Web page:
Beautiful, Thoughtful Food and Service

Bon Vivant

Beautiful, Thoughtful Food and Service

By Brigitte Hasbron

The adage “To acquire wisdom one must observe” came to mind in an Ottawa kitchen, as I watched chef Jason Laurin, owner of Essence Catering, create stunning dishes for his clients.

Essence Catering’s lemon tart, torched marshmallow, raspberry and tonka bean dessert. Photo: Justin Van Leeuwen

A Cordon Bleu Cuisine and Pastry graduate, this Ottawa chef has been in the culinary industry for over 32 years. In that time his career has been distinguished by ingenuity, creativity and an enthusiasm to do better. Witnessing him at work behind the scenes, I could see why. At work, his meticulous precision and incredible ease are brilliant.

Having attended numerous Ottawa culinary and charity events over the years, I’ve had the distinct pleasure of tasting his offerings. Always, they’ve been outstanding and flavourful. On this particular day in the kitchen, I observed chef Jason infusing a labneh dish with smoke in order to elevate its flavour profile. This sort of inventiveness and know-how are exactly why people seek him out for their events.

However, it should be noted that his isn’t your typical catering business. Essence is a full-service caterer that takes care of everything—from service and bar staffing, rentals and floral arrangements to entertainment and the main attraction: exceptional food. For these reasons, it’s sought-after for weddings and private engagements.

Essence averages about 25 weddings a year and chooses to limit commitments to that range in order to provide impeccable, bespoke service. Jason mentions that some of his favourite clients are those planning their second weddings since they know exactly what they don’t want or need. As such, he strives to ensure the focus is on the needs of the client as well as the level of execution.

Jason Laurin of Essence Catering works his pasta cutter to make his famous fagottini pasta purses. Photo: Brigitte Hasbron

One-on-one with the chef

After seeing this chef in his element, working on his craft, and observing, first-hand, his passion come to life, I wanted to know more about what makes him sizzle.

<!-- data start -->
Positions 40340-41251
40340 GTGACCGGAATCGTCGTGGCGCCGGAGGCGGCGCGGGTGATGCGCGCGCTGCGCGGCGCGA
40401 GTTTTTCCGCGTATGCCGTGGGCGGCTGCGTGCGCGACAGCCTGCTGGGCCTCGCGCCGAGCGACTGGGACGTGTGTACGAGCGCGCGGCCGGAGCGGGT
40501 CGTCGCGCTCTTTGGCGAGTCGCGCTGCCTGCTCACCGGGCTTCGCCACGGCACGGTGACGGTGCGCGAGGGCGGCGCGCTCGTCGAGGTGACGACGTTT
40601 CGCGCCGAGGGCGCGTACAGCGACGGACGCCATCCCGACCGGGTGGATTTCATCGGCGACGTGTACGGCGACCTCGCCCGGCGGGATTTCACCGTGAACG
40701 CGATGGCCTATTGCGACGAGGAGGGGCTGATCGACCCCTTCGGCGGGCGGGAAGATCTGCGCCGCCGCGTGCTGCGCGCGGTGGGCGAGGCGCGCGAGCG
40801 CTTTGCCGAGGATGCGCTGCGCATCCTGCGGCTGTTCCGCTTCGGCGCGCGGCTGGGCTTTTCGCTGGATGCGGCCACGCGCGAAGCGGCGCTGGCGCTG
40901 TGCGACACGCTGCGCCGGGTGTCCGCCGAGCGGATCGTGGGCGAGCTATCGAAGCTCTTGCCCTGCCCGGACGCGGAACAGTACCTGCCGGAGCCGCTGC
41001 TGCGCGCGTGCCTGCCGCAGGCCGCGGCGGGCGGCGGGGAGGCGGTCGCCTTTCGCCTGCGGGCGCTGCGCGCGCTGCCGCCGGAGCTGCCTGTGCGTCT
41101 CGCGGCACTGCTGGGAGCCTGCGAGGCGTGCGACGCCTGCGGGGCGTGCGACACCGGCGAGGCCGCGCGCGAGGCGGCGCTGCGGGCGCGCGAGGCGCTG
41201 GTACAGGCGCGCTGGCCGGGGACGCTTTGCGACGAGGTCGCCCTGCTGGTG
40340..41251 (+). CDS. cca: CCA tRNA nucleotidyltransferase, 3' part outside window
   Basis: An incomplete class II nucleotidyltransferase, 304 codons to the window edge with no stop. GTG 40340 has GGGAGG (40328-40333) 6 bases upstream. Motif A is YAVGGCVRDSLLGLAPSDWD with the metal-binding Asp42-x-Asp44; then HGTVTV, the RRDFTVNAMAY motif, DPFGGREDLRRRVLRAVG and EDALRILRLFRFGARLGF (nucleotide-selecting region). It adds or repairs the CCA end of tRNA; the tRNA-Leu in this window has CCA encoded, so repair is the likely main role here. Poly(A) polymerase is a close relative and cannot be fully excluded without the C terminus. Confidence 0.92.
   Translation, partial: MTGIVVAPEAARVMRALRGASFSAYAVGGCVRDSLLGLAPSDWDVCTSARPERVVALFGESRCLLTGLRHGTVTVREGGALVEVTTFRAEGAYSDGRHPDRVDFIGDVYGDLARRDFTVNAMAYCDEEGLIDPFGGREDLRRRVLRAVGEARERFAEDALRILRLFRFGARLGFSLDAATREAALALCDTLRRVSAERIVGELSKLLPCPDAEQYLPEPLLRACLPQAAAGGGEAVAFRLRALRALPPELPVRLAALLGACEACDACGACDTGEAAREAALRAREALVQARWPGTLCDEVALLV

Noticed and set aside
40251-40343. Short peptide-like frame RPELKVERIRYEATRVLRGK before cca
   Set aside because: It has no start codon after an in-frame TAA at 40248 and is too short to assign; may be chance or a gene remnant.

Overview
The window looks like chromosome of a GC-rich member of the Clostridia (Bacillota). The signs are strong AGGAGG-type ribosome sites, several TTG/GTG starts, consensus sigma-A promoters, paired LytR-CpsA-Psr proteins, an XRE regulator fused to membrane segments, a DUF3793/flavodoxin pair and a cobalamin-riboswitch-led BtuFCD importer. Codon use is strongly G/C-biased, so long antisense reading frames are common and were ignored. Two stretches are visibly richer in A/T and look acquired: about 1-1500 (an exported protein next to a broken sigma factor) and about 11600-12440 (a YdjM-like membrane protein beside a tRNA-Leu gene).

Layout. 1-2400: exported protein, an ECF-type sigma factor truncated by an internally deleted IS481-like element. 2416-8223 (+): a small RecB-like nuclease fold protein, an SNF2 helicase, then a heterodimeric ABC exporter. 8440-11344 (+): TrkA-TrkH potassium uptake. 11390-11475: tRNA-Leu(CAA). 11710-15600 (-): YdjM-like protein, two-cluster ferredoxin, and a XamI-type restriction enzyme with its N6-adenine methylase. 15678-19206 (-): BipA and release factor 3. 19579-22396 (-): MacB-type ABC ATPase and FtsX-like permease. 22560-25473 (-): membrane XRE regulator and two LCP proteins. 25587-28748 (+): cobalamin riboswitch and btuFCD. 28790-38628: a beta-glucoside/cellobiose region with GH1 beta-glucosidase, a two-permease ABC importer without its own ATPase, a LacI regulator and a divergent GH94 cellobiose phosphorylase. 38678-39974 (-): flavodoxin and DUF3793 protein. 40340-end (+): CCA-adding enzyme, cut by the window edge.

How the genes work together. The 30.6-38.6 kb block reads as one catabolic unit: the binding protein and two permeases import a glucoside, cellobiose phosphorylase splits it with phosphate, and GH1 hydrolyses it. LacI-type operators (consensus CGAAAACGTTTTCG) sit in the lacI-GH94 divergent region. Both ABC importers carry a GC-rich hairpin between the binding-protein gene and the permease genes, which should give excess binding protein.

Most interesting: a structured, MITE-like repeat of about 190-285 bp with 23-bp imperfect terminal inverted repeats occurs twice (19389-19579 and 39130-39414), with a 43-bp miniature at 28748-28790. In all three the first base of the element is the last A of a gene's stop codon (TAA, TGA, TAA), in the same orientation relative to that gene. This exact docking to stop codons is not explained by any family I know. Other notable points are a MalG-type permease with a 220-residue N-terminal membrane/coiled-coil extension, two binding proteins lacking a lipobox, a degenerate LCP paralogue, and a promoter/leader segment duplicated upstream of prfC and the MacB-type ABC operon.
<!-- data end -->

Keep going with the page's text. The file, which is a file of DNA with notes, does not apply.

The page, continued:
Where did you train to be a chef?

I began working along my current path in 1990 with a job at a cafe. Essence was founded in 2005 and we opened our doors in early 2006. I trained with chefs before ever considering culinary school. I did a hotel hospitality management program in Dallas, Texas, from 1995 to 1998 and then came to Ottawa in 1999 to attend the Cordon Bleu. At that point, I had already achieved the role of chef but really wanted to hone my skills even further.

What has been your biggest life lesson, in regards to owning a prestigious catering business?

The biggest lesson? Hmmm. Be flexible. I don’t do buffets, breakfasts or drop-offs. We do events, big and small. But always with staff and beautiful, thoughtful food and service. I left the restaurant industry because I no longer wanted to be a slave to a door—meaning I am open when the sign says I am, which is near always.

Where do you get inspiration for your menus and dishes?

There is no place in particular that I get inspiration for food. Inspiration in any creative profession requires one to be present in all situations in order to get it from everywhere. For me inspiration can be for a plate of food or the plate itself. I love to create and don’t restrict myself to just food. 

Essence Catering’s fagottini pasta stuffed with lemon ricotta: the perfect pasta purses. Photo: Brigitte Hasbron

What is the biggest misconception that people have regarding catering companies?

That catering can somehow bring fine food and all that entails to your house for the cost of a happy meal per person. Great catering is expensive, but if it’s an important day in your life, do you want to leave it to just anyone to cater? I wouldn’t.

What makes Essence Catering stand out? 

We stand out because we are really very good at what we do. My team has been working together for a long time. All staff members are empowered to do whatever is necessary to elevate a guest’s experience. We have an incredible amount of attention to the small details be it food or service. I am certainly a different kind of business owner. I say it like it is, at least as it is to me. I don’t promise anything we cannot deliver. 

As he made fagottini pasta stuffed with lemon ricotta—pasta purses filled with deliciousness and fit for a sophisticated palate— my chat with Jason Laurin was mesmerising. Actually, during her Ottawa visit for the start of the Canadian Tulip Festival last spring, Her Royal Highness Princess Margriet of the Netherlands Got to taste those coveted fagottini purses, while enjoying the cuisine from Essence Catering.

Jason Laurin’s biggest lesson learned early in his career also speaks to his work ethos today: “Anybody that walks in the front door should be treated like they’re walking through your living room,” he says. “Treat them that way.” Whether he’s catering for regular clients or for royalty, this chef is focused on satisfying needs to the highest degree.


Brigitte Hasbron, owner of The Food Tease (, a combined culinary and travel blog that highlights the best that food, wine, and travel have to offer.